Topics: Reform/Liberal/Progressive Judaism, Conversion, Jewish Identity, Jewish Involvment, Statistics, Demography, Main Topic: Demography and Migration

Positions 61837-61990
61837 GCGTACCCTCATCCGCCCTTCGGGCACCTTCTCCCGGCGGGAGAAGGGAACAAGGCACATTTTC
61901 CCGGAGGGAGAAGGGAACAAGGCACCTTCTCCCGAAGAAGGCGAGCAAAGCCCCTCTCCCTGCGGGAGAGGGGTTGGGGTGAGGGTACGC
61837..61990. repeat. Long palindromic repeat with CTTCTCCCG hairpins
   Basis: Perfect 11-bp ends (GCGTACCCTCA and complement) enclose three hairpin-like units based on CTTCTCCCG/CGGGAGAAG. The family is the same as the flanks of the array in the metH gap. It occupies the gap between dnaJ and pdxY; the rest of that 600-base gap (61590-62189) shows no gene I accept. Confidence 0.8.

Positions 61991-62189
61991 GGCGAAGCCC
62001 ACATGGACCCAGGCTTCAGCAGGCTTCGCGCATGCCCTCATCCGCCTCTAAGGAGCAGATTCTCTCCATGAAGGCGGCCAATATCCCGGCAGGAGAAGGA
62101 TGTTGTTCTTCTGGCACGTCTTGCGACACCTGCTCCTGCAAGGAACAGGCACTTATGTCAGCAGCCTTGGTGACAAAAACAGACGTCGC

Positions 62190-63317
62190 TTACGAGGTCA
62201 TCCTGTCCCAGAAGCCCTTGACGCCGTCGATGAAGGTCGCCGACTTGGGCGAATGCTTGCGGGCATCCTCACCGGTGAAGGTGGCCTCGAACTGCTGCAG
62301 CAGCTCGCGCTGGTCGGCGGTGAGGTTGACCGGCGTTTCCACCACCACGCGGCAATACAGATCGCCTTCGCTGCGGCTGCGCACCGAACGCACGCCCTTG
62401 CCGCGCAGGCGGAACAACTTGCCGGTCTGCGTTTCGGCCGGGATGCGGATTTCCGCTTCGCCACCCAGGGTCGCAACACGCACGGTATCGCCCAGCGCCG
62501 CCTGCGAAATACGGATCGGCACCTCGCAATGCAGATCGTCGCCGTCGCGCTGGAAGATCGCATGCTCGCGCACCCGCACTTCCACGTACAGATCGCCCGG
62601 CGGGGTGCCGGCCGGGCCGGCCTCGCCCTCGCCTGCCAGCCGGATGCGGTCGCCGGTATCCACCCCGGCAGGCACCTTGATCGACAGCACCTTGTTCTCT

Abstract: I examined the characteristics of converts to Judaism through the Reform Synagogues, 1952- 2002, exploring the psychological impact of conversion, the nature of their Jewish identity and the durability of their religious commitment through time. Recognising the large variation in the Jewish practice and attitudes displayed, I also examined the influence of motivational, family and biographical factors on their Jewish identity. Motivation for conversion was multi-dimensional. The instrumental desire to create family unity was identified as the most powerful motivating factor. The strength of this variable was found to be a significant predictor of the level of behavioural changes in the converts’ Jewish lifestyle. Counter-intuitively, this motivational factor formed negative correlations with ethnicity and a non-significant relationship with ritual behaviour. The data highlight differences between the factorial structure of the Jewish identity of converts and born Jews. For converts, four identity factors were identified: ritual practice, ethnic belonging, Jewish development and spirituality. Miller et al. have identified three factors underlying the Jewish identity of born Jews under 50: behavioural ethnicity, religiosity and mental ethnicity. Survey data of converts has shown a clear division of ritual and ethnic behaviours, whilst in born Jews, the same differentiation is not demonstrated. Like moderately engaged born Jews, converts emphasised the notion of affective identity rather than the actual performance of Jewish ritual acts, though it is clear that ‘on average’ converts have a somewhat more intense pattern of ritual practice than born (Reform) Jews. The majority of the converts felt content with the results of their conversion but the relative lack of emphasis placed on Jewish continuity as opposed to the convert’s individual self-fulfilment, can be seen as an indication of a possibility that the conversion process may only delay demographic decline in the Jewish community for just one or two generations.